Roundtable group shot. FNS Administrator Julie Paradis, Deputy Administrator for Special Nutrition Programs Audrey Rowe, and Southeast Regional Administrator Don Arnette meet with key state personnel and advocates from South Carolina, North Carolina, Mississippi, and Georgia, to discuss Child Nutrition Reauthorization in Charleston, S.C., Apr 12.

FNCS Administrator Julie Paradis discusses the Child Nutrition Reauthorization with Southeast Regional Administrator Donald Arnette and state personnel in Charleston, S.C., Apr 12. FNS Administrator Julie Paradis discusses the Child Nutrition Reauthorization with Southeast Regional Administrator Donald Arnette and state personnel in Charleston, S.C., Apr 12

Sugarcane as a Biofuel – How Sweet It Is.

This post is part of the Science Tuesday feature series on the USDA blog. Check back each week as we showcase stories and news from the USDA’s rich science and research portfolio.

Hawaii, most people would agree, is pretty close to being paradise – and the same things that make Hawaii a great place for a vacation also make it a great place to grow things. The natural capacity of land to produce crops depends on the amount and distribution of sunlight, temperature, and precipitation.  Hawaii has a greater natural production capacity than anywhere else in the U.S.   At one time, sugarcane was planted on over 100,000 acres of Hawaii farmland, and there were nine major sugar producers in the state.  Now there is only one producer, and the sugarcane acreage has shrunk to 37,000.

One way to revive the sugar industry in Hawaii is to diversify its products so that Hawaiians earn more per acre, and have their own sustainable supply of energy.  The USDA has partnered with the University of Hawaii and the Hawaiian Commercial & Sugar Company (the “last man standing” in Hawaii’s sugarcane industry) to develop new ways to grow and use sugarcane as a source of biomass (the organic material used to create biofuels).

In Hawaii, sugarcane has the greatest near-term potential as a biomass feedstock for producing biofuels—it’s perennial and non-invasive, it’s already been grown in Hawaii for over a hundred years, and there is room to improve the existing yields by using newer varieties and harvesting other parts of the plant.  Sugarcane yields more energy per acre than other existing crops– it produces both cellulosic biomass (that can be converted into sugars) as well as the sugar itself.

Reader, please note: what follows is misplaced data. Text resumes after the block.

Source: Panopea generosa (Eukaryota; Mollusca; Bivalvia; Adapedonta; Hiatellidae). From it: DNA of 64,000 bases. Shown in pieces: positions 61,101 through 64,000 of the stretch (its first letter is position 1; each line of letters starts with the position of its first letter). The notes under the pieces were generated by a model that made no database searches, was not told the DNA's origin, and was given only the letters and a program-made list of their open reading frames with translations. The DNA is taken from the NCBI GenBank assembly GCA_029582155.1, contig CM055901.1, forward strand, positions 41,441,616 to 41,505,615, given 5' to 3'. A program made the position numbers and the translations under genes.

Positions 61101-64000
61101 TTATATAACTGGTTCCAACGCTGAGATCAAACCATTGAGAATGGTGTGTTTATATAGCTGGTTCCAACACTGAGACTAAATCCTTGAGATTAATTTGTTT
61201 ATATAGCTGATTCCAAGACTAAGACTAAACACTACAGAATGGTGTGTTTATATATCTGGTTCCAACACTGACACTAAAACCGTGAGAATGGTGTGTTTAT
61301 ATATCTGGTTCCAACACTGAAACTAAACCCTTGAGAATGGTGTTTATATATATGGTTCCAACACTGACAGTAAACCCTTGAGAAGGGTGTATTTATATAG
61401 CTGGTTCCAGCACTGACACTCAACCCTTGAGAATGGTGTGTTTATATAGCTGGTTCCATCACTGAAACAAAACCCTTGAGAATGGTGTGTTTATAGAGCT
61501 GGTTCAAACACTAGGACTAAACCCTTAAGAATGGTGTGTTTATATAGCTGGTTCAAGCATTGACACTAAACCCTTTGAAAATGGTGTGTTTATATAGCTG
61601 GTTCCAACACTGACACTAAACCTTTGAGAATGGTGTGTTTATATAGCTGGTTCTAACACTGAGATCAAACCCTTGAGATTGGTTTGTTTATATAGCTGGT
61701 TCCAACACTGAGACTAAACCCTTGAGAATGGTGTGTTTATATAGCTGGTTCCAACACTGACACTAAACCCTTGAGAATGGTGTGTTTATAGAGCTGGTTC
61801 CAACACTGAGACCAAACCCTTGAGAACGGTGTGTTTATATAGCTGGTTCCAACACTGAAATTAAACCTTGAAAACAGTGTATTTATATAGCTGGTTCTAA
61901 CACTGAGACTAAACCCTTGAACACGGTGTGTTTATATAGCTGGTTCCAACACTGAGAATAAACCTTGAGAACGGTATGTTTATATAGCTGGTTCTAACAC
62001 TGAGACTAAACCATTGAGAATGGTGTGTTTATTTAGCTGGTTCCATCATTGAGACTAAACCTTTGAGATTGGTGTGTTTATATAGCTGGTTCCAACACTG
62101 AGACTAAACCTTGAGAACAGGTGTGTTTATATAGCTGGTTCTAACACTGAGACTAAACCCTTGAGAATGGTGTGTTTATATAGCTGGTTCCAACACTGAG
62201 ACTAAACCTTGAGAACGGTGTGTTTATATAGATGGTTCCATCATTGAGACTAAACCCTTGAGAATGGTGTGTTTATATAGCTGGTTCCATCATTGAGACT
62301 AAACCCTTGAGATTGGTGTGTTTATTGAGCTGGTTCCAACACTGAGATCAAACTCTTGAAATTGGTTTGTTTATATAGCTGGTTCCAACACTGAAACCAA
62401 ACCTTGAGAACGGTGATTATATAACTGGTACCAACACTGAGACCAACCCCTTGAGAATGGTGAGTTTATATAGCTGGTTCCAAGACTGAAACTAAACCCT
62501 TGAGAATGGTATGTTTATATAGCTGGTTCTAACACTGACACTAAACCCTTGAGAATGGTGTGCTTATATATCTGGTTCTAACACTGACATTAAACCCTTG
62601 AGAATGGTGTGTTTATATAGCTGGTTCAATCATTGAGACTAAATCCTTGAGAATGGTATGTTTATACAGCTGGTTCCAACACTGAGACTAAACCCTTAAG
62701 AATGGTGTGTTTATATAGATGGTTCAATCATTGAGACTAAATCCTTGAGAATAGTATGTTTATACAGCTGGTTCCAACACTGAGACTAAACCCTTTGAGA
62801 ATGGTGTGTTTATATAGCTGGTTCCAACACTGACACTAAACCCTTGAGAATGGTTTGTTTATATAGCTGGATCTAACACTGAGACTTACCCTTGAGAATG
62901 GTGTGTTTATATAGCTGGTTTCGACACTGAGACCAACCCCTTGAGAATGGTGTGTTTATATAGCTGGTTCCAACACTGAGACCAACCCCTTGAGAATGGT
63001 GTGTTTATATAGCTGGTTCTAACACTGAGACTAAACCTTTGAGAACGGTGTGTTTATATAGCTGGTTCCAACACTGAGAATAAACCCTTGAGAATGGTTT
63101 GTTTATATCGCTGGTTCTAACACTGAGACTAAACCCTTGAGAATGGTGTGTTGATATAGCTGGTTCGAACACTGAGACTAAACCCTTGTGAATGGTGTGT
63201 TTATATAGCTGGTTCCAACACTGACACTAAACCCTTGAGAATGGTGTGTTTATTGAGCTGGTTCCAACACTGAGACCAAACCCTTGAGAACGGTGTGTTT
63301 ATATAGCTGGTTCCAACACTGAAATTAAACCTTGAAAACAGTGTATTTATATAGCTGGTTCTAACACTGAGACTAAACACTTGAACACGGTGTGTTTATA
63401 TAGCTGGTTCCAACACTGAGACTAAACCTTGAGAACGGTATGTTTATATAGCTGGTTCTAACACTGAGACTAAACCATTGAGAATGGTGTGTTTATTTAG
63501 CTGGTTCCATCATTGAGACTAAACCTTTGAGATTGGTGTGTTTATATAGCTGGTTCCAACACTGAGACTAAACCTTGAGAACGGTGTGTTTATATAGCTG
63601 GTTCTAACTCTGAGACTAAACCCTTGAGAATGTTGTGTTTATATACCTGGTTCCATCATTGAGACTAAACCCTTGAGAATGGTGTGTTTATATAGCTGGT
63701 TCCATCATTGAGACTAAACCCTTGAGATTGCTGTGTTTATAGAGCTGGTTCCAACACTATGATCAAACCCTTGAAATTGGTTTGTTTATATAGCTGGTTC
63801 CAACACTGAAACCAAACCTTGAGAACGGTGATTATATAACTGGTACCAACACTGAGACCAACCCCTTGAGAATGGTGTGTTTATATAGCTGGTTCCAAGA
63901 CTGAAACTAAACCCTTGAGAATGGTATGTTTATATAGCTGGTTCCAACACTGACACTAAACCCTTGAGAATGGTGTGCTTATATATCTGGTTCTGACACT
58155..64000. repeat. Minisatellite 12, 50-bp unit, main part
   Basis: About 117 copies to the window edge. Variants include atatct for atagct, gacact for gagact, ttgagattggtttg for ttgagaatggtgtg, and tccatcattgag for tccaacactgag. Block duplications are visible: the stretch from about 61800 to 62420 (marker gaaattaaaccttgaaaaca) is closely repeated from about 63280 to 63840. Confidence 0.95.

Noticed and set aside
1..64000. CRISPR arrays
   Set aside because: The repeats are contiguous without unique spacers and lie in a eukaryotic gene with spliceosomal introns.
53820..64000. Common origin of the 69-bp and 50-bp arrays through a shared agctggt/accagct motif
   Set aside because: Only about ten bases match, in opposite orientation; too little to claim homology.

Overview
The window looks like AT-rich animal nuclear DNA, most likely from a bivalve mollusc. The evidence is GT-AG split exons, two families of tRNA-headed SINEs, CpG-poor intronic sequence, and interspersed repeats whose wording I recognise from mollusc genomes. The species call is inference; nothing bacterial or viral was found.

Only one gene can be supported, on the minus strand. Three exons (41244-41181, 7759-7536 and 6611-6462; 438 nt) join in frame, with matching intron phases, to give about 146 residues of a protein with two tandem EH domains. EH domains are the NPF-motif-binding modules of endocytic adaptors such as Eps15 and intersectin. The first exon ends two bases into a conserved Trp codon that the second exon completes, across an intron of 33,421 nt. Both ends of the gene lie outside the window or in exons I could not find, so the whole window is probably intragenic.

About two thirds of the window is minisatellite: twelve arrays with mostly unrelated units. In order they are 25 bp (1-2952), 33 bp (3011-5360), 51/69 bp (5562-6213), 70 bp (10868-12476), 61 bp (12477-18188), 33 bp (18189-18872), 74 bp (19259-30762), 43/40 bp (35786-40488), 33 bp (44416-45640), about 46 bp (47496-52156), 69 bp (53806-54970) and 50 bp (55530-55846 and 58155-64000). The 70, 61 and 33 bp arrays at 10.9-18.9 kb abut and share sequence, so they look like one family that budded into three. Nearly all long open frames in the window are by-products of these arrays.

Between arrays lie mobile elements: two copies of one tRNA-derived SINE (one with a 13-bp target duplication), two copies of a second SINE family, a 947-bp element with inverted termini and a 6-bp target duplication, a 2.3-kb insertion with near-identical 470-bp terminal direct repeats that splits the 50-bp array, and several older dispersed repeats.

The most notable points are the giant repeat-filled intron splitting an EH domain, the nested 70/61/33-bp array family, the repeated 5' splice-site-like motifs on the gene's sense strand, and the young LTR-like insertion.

In January, the Secretaries of Agriculture and the Navy got together and signed an agreement to work together on developing new biofuels and renewable energy sources.  Why is the Navy interested?  The Navy has also been looking into ways to “green” its large fleet of ships stationed in Hawaii, and it costs $10.6 million per year (at a price per gallon of $2.81) to keep one fueled and ready to move.  Right now all of that fuel has to be imported, too.

It has a 270-megawatt geothermal power plant in California, a wind farm at Guantanamo Bay, Cuba, and solar photovoltaic panels at its facilities in San Diego.   Using biofuels in its fleet is a logical next step.   The USDA, the Department of the Navy, the University of Hawaii, and the Hawaiian Commercial & Sugar are now working together on this project.

Harvesting sugarcane in south Florida, where scientists in the ARS Sugarcane Production Research Unit are identifying research to help sustain both agriculture and natural Everglades ecosystems.
Harvesting sugarcane in south Florida, where scientists in the ARS Sugarcane Production Research Unit are identifying research to help sustain both agriculture and natural Everglades ecosystems.

An experimental ARS sugarcane field near Canal Point, Florida.
An experimental ARS sugarcane field near Canal Point, Florida.

Bar-coded tags identify experimental varieties of sugarcane.
Bar-coded tags identify experimental varieties of sugarcane.

- Ellen Buckley, Program Analyst, Natural Resources and Sustainable Agricultural Systems, USDA Agricultural Research Service

Secretary Vilsack Finds the Beef in Illinois

“Where’s the beef?”  And the pork, and chicken?  At RMH Foods in Morton, Illinois…thanks to a USDA Rural Development guaranteed loan! Read more »

Agriculture Deputy Secretary Kathleen Merrigan Meets with Community Leaders to Discuss Lahaina Watershed Project

During her visit to Lahaina, Hawaii Merrigan met with local officials and community members.  The discussions centered on the history of the Lahaina Watershed Project (LWP) and the multiple benefits that programs such as the LWP provide. Community members thanked the Deputy Secretary for the USDA natural resources conservation programs provided to rural communities, expressed their appreciation for these projects, and discussed the overall benefits for citizens of Hawaii and the nation.

Agriculture Deputy Secretary Kathleen Merrigan is pictured here with Kiewit Project manager Jeff Fahey and other community leaders on a visit to the Lahaina Watershed project site.
Agriculture Deputy Secretary Kathleen Merrigan is pictured here with Kiewit Project manager Jeff Fahey and other community leaders on a visit to the Lahaina Watershed project site.